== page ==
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Home > Financing Best Practice > Islamic Capital Markets: The Role of Sukuk

Financing Best Practice

Islamic Capital Markets: The Role of Sukuk

by Rodney Wilson

Executive Summary

  • Conventional bills, bonds, and notes which pay interest are unacceptable from an Islamic perspective.

  • Tradable financial instruments using Islamic structures were introduced in Pakistan in 1980 and Malaysia in 1990.

  • The defining characteristic of sukuk is their asset backing.

  • There remains much controversy over sukuk structures, especially among shariah scholars.

  • There is growing worldwide interest in sukuk, including from the Treasury in the United Kingdom.

Incompatibility of Conventional Financial Market Instruments with Shariah Law

Islamic capital markets are made up of two components, stock markets and bond markets. This contribution is primarily concerned with the latter rather than shariah-compliant stock determination. In particular it is sukuk that have become the accepted Islamic alternative to conventional bills, bonds, and notes, and hence are the major focus here.

Conventional capital market instruments such as treasury bills, bonds, and notes are unacceptable from a shariah Islamic legal perspective as they involve interest payments and receipts. Interest is equated with riba, an unjust addition to the principal of a debt, and is seen as potentially exploitative. Islamic economists prefer equity to debt financing because of the risk-sharing characteristics of the former, which is viewed as fairer to all parties. They are also concerned about the injustices that often arise with excessive indebtedness, as in the case of developing country debt, or simply the higher interest charges often faced by those with no collateral to offer and the poor more generally.

Nevertheless, government and corporate borrowing is unavoidable, and can indeed be beneficial if the finance is used productively for investment that can contribute to employment and prosperity. Bank lending, however, commits assets on a long-term basis and reduces liquidity. The advantage of using capital market instruments to raise finance is that investors can exit at any time rather than wait for assets to mature. Furthermore, the investment banks that arrange the issuances earn fees and do not have to commit their own resources, unless the bill, bond, or note issue is not taken up, in which case, as underwriters, they will have to purchase the issuance.

The Introduction of Islamic Capital Market Instruments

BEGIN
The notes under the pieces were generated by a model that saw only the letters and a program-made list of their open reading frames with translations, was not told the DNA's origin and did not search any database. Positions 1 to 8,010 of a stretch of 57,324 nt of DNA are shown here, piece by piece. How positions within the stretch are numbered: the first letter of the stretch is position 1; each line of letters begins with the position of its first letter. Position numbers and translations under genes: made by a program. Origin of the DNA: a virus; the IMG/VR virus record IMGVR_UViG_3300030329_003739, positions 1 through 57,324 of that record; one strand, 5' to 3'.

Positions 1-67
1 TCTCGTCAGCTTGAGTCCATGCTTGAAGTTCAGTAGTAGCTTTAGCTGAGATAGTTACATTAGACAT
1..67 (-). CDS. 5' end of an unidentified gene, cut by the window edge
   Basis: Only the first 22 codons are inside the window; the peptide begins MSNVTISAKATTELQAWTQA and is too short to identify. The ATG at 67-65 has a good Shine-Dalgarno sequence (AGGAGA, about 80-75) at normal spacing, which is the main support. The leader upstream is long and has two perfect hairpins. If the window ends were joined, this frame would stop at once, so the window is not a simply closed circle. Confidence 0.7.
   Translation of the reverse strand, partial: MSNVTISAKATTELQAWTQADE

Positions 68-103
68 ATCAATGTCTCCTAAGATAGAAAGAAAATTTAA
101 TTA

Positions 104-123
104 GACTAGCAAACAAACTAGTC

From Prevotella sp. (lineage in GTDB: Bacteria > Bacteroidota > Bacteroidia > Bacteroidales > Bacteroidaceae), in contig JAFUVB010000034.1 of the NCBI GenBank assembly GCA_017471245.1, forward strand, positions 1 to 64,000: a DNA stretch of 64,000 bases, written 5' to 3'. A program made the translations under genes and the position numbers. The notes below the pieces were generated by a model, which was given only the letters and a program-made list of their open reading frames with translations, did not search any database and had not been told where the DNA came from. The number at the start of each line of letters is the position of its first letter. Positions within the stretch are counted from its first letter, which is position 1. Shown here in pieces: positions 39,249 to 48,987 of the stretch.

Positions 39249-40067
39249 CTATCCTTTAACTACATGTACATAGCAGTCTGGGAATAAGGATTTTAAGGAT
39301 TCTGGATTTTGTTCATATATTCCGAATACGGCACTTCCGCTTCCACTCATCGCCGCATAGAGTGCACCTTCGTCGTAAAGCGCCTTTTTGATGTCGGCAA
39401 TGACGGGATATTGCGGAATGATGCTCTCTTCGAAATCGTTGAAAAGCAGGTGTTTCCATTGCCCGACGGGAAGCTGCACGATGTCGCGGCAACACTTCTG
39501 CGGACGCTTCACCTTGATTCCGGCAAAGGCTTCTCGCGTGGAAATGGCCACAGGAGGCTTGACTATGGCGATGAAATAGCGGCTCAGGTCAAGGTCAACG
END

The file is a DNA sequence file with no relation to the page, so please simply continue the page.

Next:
There are no shariah objections to financial markets, only to the interest-based instruments which are traded in the markets. Therefore, the first attempt to develop shariah-compliant debt instruments involved securitizing traditional Islamic financing instruments, as with the mudaraba certificates issued in Pakistan from 1980 onward after a law was passed giving legal recognition to the certificates. Mudaraba involves the establishment of partnership companies with investors, and the company managers share in the profits, but the financiers alone bear any losses. In 2008 the original law was amended to bring the mudaraba companies under the regulatory supervision of the Securities and Exchange Commission of Pakistan, the aim being to ensure better investor protection.

In Malaysia, where Islamic banking started in 1983, a natural innovation was to securitize the debt instruments used, mainly murabaha financing, where a bank would purchase a commodity on behalf of a client and resell it to the client for a markup, with settlement through deferred payments. The first instrument was issued by the Shell oil company’s Sarawak subsidiary in 1990, with Bank Islam Malaysia as the arranger. By attracting third-party investors interested in benefiting from these deferred payments, the bank could use its capital for further financing rather than having it committed on a long-term basis. This debt trading, known as bai al-dayn, is permitted by the Malaysian interpretation of the Shafii School of Islamic jurisprudence which prevails in Malaysia and Indonesia, but is not permitted in Saudi Arabia or the Gulf. Scholars of Islamic jurisprudence in the Gulf believe that debtors should know who they are indebted to, rather than having their debt obligations traded in an impersonal market.

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Further reading


  • Nathif, Adam, and Thomas Abdulkader. Islamic Bonds: Your Guide to Issuing, Structuring and Investing in Sukuk. London: Euromoney Books, 2004.
  • Obaidullah, Mohammed. “Securitization in Islam.” In M. Kabir Hassan and Mervyn K. Lewis (eds). Handbook of Islamic Banking. Cheltenham, UK: Edward Elgar, 2007; pp. 191–199.


  • Cox, Stella. “The role of sukuk in managing liquidity issues.” New Horizon: Global Perspective on Islamic Banking and Insurance 163 (January–March 2007): 38–39. Online at:
  • Jabeen, Zohra. “Sukuk as an asset securitisation instrument and its relevance for banks.” Review of Islamic Economics 12:1 (2008): 57–72.
  • Samsudin, Anna Maria. “Sukuk strikes the right chord.” Islamic Finance Asia (August/September 2008): 16–24. Online at:
  • Wilson, Rodney. “Innovation in the structuring of Islamic sukuk securities.” Humanomics 24:3 (2008): 170–181. Online at:



  • Accounting and Auditing Organization for Islamic Financial Institutions (AAOIFI):

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